Just Do It Yourself: A Tale of Two Lies, Conclusion

Children often grasp spiritual truths more easily than the rest of us. Hannah Whitall Smith once told her daughter what to do when tempted to be naughty:

  • Tell God about it. (He already knows anyway.)
  • Ask him to make you good.
  • Depend on him to do it.

The child’s simple response expressed the same error we so often make, “Oh I did not know that. I always thought you had to put your will into it and just do it yourself.” We don’t have to “do it ourselves.” In fact, we can’t. If we try to make our own selves holy, we will fail miserably. God will work in us, though, if we put ourselves into his hands and give him unreserved control in our lives. When we commit ourselves to the Lord’s direction, a great deal is done, not by us, but by him. He disciplines and trains us, causing everything in our lives to submit to his purpose of making us, day by day, into the image of Christ.

We don’t believe in Christ for eternal salvation one day, and the next day try to earn it on our own. That would be a foolish way to live. Asking him to conquer the sin in our lives part of the time, while in effect declaring him unable to do so the rest of the time, is every bit as foolish. Waffling between faith and self-reliance is not only painful, but also dishonoring to the Lord. While none of us will ever meet a sinless person, or live a perfect life free of failure, these promises are ours:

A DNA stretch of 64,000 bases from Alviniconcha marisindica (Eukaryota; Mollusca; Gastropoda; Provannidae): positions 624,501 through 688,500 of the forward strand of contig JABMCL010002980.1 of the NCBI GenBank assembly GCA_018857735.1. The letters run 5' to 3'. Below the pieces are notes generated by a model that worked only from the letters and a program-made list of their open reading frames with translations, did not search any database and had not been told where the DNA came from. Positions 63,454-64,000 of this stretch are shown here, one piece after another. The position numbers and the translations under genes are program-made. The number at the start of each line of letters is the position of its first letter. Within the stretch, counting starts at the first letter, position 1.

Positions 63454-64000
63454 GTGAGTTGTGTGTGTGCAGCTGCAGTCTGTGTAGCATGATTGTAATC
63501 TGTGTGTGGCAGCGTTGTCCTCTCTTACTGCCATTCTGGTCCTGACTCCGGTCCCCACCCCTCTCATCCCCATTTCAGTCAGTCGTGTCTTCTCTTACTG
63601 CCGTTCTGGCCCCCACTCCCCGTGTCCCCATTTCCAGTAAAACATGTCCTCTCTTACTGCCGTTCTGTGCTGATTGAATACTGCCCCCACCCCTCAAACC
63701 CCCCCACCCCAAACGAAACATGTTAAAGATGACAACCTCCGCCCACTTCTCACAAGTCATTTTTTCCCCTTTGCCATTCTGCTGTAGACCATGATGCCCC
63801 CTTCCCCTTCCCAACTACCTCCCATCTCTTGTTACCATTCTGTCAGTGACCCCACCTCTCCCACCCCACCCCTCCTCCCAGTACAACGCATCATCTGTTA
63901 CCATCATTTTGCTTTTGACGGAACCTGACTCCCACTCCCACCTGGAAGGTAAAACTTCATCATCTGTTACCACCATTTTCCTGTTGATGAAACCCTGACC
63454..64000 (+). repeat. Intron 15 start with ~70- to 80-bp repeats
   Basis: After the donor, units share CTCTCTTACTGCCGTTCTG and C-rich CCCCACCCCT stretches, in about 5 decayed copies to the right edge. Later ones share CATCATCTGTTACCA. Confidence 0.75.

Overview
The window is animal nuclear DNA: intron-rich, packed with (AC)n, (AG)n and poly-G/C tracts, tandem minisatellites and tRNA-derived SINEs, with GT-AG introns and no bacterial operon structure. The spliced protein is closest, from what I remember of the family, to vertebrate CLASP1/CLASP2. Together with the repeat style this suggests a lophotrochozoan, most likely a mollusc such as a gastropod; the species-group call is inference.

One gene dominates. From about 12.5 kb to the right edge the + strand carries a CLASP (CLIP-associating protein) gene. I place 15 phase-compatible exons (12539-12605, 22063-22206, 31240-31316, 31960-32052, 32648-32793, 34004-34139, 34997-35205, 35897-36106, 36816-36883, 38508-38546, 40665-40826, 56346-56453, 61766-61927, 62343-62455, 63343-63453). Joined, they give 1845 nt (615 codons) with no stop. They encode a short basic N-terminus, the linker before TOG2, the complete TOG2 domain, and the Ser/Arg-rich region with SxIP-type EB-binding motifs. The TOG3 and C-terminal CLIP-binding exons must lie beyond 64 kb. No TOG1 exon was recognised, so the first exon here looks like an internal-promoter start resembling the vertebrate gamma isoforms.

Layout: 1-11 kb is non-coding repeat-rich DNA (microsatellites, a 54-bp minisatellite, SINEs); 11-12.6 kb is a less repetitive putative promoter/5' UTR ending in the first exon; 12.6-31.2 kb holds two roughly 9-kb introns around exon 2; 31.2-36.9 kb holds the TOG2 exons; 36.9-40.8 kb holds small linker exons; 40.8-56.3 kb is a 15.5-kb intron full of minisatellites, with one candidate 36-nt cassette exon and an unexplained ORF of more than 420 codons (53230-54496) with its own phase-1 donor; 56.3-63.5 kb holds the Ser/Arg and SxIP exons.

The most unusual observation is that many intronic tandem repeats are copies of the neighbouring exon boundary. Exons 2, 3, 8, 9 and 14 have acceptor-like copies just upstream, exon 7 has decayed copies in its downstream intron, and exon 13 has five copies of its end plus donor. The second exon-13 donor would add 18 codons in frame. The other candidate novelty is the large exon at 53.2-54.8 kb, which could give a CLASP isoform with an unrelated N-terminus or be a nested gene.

• We are not slaves to sin.
  • We are never forced to yield.
  • We can conquer sin through Jesus Christ.
  • God loves and protects us even though we sin.

We may suffer the consequences of our choices, but we have not lost the umbrella of God’s protection. We are still loved. We are not condemned. Our sins were paid for by Christ’s death long ago. Our restitution is complete, but the process of our re-creation continues. We are as lumps of clay in the hands of the Divine Potter, and he continues to work on us, making us into vessels that fulfill his purposes. His pace and his ways may be vastly different from what we would choose, but he is worthy of our confidence.
(Content drawn from the work of Hannah Whitall Smith.)


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